Cardinals spring training continues

Cardinals pitcher Jake Woodford practices throwing during Cardinals spring training on Thursday, Feb. 14, 2019, at Roger Dean Stadium in Jupiter, Fla. Photo by Christian Gooden, cgooden@post-dispatch.com

JUPITER, Fla. — He is not the blazer like Jordan Hicks or Alex Reyes. Or at the next level, Ryan Helsley. But Jake Woodford, a 22-year-old Tampa area product, may be the Cardinals’ next top pitching prospect, a righthander you don’t really know. Yet.

Woodford made his spring debut Monday, throwing two innings and allowing two runs in the second to the Detroit Tigers in a game that ended in a 3-3 tie as the Cardinals rallied for two runs in the ninth. The tying run scored on a two-out single by little infielder Tommy Edman, who is five for 10 so far this spring and is “the Little Silent Assassin,” according to manager Mike Shildt.

The buzzword ascribed to Woodford, a supplemental first-round pick in 2015, is “preparation.”

“Jake’s probably one of the most prepared guys coming up through our system,” said Shildt. “When you come to the performance camp and you ask around, ‘Who’s the guy who’s most attentive? Who’s the most prepared? There’s 30 guys in that camp and Dr. Butler (performance director Robert Butler) said, ‘It’s Jake Woodford.’

“Then I go around to the clubhouse guys (at the camp) and ask who’s the guy who’s most respectful and takes care of you? ‘They say, ‘They’re all great.’ But, who’s the guy who’s the best? Independently, they say, ‘Jake Woodford.’

“(Woodford) is really prepared. Attention to detail. He pays attention when Chris Carpenter is around. He takes advantage of his experiences. He’s really intent on being the best he can be.”

Woodford, 6-foor-4 and 215 pounds, led the Florida State League in earned run average at 3.10 while pitching for Class A Palm Beach, the league champion, in 2017. Last season he was at both Class AA Springfield and Class AAA Memphis, and he threw 7 1/3 innings of shutout ball as Memphis clinched the Pacific Coast League championship against Fresno.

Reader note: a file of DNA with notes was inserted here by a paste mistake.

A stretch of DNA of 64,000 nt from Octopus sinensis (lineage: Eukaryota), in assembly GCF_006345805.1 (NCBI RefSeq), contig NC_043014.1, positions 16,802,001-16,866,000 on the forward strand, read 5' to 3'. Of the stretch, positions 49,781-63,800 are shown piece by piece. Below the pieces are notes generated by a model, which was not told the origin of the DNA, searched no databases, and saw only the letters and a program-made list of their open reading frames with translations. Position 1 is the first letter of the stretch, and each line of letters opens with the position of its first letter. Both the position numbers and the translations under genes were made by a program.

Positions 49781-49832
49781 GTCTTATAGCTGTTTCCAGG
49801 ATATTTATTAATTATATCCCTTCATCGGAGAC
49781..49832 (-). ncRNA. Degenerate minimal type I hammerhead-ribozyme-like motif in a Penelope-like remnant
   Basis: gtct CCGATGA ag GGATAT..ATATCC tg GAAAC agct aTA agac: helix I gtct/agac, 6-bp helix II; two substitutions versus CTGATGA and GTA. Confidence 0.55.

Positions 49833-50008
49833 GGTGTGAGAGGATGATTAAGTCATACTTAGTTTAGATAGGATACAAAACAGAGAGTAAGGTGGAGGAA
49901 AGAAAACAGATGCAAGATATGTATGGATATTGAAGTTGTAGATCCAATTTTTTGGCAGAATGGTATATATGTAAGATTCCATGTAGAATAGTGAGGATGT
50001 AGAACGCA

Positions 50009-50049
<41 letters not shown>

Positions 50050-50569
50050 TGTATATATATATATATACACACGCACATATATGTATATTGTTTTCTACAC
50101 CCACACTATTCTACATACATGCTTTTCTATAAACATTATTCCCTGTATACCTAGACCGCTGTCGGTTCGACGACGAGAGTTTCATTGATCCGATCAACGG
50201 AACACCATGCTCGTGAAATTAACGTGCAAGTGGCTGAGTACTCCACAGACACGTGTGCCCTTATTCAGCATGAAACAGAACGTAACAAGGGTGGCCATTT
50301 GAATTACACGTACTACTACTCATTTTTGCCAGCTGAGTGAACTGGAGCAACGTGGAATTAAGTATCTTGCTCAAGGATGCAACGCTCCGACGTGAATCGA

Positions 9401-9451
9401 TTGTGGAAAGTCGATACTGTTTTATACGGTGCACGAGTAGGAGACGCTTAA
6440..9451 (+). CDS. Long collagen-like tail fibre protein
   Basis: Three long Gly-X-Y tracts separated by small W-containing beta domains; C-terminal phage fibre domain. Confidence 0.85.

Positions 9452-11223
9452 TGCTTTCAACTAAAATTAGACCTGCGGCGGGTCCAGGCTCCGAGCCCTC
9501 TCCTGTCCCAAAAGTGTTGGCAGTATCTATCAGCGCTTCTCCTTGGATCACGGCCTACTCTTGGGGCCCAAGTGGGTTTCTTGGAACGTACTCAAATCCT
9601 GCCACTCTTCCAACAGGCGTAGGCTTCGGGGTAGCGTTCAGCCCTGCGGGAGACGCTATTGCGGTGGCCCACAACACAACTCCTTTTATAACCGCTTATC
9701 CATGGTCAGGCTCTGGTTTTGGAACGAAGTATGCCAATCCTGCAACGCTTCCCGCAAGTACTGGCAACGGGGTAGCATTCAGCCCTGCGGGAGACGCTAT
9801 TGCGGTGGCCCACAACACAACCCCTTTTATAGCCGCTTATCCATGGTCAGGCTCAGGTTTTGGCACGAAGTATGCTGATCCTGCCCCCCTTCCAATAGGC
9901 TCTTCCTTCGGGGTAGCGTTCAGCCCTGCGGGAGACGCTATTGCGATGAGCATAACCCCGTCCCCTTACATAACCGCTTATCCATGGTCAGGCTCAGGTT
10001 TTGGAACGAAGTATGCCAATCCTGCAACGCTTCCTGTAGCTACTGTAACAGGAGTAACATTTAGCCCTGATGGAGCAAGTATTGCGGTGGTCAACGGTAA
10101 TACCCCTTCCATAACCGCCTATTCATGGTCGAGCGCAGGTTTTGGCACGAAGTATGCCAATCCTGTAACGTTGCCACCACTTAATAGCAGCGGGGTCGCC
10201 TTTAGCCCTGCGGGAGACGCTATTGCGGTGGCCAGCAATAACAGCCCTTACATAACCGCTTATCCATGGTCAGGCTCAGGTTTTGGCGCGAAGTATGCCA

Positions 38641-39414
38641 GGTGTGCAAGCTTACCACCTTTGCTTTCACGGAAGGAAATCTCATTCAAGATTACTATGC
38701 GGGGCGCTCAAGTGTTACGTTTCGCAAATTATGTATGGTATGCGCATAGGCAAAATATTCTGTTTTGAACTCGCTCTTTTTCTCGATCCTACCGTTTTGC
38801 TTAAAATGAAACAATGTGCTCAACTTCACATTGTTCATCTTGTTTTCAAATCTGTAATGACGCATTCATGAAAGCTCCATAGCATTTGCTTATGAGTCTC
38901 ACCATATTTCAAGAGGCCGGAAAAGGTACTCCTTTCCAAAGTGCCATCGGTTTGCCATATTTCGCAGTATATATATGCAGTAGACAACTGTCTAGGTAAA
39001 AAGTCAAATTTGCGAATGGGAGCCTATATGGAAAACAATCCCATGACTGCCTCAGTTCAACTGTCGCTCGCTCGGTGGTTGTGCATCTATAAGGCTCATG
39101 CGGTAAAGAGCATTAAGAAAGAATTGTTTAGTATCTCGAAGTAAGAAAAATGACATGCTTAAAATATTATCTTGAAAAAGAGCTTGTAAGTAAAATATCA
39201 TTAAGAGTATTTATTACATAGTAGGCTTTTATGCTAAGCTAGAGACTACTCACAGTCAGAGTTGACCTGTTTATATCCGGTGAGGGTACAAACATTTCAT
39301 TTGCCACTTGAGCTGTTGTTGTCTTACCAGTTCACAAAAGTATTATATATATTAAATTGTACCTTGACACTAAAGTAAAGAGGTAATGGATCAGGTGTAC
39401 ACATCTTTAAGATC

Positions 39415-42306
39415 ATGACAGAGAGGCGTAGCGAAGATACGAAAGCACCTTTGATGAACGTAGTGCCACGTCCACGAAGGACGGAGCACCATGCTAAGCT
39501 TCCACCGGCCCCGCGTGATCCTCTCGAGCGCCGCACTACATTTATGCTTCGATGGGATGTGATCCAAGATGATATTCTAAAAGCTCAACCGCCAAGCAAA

Woodford led the minor league system in innings pitched last season at 145, and his 28 starts (16 at Springfield) tied for the minor league lead. In addition to his league championships, Woodford has been an All-Star selection at Peoria in the Midwest League in 2016 and at Springfield last year.

Director of player development Gary LaRocque talked of Woodford’s work ethic. “He knows who he is,” said LaRocque. “He knows how to get people out.

“He’s always prepared well,” LaRocque said.

There’s that word again.

Catcher Andrew Knizner, who handled most of Woodford’s 28 starts last year and who caught him Monday said, “Every year he’s always impressive at how he gets ready. He’s always prepared.

“The thing that is impressive is not only his preparation but his control of the game. No matter what’s going on, he’s pretty consistent with his mental approach in between pitches. He’s able to slow the game down and think through what he has to do. He’s a very technical pitcher,” said Knizner.